EU Regulators vs. Consumers on Privacy

Among consumers, privacy is a little understood thing — on both sides of the Atlantic. I was struck by the contrast in this article, describing Google’s struggle with European regulators over privacy, between their heightened concers and EU consumers’ apparent lack of concern:

European consumers appear to be less worried than some regulators about the potential loss of privacy. ComScore, a research firm in Reston, Virginia, found that 8 in 10 Europeans used Google for online search queries.

However this statement, that 80% of European consumers use Google, doesn’t mean that if you sat them down and asked them about privacy that they would express concerns. But their behavior either reflects ignorance or indifference — or a basic trust in Google.

Here’s a passage regarding the regulators’ attitudes and some of the challenges Google faces in dealing with varying privacy rules in different countries:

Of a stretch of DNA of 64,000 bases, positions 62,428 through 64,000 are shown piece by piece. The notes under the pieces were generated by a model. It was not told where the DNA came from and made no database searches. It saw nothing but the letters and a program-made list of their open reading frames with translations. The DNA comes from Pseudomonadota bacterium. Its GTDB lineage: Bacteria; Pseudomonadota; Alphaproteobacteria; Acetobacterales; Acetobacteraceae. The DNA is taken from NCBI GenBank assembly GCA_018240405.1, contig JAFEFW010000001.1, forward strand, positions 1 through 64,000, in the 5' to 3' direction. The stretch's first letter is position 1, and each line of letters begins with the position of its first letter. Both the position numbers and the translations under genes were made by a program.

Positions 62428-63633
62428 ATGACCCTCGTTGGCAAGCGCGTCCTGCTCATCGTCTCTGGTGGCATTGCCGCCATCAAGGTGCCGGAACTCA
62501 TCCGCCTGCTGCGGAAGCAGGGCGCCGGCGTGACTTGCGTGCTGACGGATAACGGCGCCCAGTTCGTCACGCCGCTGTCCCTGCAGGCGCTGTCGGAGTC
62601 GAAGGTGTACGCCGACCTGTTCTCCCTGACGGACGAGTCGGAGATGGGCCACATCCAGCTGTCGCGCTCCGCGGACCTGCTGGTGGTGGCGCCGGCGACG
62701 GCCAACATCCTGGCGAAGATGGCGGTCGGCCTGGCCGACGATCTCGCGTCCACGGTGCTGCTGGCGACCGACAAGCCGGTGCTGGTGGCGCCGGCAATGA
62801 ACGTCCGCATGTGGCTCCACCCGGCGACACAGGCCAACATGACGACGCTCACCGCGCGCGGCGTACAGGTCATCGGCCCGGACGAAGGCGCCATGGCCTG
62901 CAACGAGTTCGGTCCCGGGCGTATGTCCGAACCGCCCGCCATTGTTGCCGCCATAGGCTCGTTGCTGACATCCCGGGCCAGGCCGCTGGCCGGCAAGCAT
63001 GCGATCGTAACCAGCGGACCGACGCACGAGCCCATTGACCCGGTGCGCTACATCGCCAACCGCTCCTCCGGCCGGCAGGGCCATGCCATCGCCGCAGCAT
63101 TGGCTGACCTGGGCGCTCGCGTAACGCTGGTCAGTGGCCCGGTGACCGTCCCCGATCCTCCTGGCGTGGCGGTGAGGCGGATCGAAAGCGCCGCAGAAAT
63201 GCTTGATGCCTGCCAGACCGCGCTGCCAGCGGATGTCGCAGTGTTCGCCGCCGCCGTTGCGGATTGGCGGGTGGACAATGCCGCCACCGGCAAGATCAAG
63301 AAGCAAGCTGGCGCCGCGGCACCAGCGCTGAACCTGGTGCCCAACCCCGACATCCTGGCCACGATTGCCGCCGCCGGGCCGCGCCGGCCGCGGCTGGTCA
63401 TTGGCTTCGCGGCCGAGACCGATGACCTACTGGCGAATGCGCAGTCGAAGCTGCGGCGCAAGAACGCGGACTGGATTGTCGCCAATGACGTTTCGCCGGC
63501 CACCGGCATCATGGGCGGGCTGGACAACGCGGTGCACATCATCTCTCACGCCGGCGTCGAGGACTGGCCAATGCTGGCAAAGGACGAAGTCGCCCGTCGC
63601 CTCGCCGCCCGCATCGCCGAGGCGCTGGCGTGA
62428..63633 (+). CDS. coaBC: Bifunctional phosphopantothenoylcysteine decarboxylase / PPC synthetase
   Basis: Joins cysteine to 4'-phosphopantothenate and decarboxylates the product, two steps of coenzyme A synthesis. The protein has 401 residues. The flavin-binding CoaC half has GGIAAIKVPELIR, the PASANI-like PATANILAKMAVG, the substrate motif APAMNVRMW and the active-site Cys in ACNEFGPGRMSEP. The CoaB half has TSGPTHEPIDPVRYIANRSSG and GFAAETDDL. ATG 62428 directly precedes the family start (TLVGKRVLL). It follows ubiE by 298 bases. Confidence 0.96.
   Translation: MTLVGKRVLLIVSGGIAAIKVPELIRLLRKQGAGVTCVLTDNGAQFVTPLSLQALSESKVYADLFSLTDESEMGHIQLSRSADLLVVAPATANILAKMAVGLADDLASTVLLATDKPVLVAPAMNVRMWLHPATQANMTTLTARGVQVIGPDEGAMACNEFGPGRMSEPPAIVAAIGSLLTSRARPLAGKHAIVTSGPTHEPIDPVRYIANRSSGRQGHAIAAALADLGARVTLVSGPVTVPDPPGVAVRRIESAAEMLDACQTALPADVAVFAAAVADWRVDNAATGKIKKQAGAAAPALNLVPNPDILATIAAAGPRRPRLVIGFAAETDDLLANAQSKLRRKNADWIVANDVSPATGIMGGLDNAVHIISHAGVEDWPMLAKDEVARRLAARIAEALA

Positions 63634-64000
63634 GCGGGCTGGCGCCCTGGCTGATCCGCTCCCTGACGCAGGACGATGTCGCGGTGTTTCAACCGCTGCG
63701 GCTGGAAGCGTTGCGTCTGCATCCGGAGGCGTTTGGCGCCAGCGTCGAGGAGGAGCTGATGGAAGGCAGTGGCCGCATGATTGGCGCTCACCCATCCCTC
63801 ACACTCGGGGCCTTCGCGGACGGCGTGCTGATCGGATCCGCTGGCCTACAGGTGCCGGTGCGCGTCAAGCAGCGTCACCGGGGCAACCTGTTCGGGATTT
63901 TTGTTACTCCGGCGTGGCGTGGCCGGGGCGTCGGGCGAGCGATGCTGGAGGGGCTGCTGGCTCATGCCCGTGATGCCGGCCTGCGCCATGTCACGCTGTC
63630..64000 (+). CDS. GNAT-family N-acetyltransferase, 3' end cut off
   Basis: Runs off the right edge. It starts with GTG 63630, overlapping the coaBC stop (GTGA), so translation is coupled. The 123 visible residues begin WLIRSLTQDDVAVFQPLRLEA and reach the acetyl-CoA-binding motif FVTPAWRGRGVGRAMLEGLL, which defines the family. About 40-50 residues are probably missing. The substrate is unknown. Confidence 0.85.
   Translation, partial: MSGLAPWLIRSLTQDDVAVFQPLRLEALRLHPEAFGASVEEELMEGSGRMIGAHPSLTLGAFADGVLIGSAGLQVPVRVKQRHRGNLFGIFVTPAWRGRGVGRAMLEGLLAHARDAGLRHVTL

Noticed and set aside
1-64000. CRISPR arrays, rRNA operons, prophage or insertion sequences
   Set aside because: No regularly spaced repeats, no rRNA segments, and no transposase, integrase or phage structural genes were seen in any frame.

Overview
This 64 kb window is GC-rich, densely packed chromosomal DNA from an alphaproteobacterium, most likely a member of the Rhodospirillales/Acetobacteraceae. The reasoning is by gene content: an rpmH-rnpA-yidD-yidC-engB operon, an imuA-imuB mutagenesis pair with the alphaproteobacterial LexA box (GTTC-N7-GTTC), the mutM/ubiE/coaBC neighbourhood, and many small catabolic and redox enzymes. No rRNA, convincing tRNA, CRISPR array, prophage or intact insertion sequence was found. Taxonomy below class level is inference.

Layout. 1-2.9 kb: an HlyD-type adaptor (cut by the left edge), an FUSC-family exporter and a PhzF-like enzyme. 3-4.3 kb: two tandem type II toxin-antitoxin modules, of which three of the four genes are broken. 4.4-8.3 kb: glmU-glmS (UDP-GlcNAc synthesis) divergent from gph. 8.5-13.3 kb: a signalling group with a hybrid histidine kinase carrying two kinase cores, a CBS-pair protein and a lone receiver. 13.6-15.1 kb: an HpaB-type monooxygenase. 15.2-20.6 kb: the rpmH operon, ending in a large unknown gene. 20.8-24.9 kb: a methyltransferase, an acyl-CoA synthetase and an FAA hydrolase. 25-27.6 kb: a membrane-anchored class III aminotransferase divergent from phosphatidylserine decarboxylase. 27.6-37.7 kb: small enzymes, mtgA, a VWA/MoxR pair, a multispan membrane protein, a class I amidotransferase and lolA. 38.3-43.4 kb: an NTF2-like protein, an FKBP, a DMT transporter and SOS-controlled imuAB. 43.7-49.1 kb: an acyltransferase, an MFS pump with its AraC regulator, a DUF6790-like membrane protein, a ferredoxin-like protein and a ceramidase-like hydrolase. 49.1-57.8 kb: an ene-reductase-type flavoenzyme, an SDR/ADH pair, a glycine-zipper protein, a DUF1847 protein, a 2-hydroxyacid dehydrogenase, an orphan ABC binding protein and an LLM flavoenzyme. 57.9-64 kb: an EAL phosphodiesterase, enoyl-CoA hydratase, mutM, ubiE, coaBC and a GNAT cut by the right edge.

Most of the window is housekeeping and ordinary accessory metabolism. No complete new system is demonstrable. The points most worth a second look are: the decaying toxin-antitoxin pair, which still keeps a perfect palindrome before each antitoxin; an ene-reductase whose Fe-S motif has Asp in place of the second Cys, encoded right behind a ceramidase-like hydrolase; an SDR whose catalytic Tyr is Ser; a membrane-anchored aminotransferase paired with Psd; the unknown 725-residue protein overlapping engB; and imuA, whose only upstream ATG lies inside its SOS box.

In Switzerland, data protection officials are quietly pressing Google to scrap plans to introduce Street View, a mapping service that provides a vivid, 360-degree, ground-level photographic panorama from any address. Swiss privacy law prohibits the unauthorized use of personal images or property.

In Germany, where Street View is also not available, the simple process of taking photographs for the service violates privacy laws.

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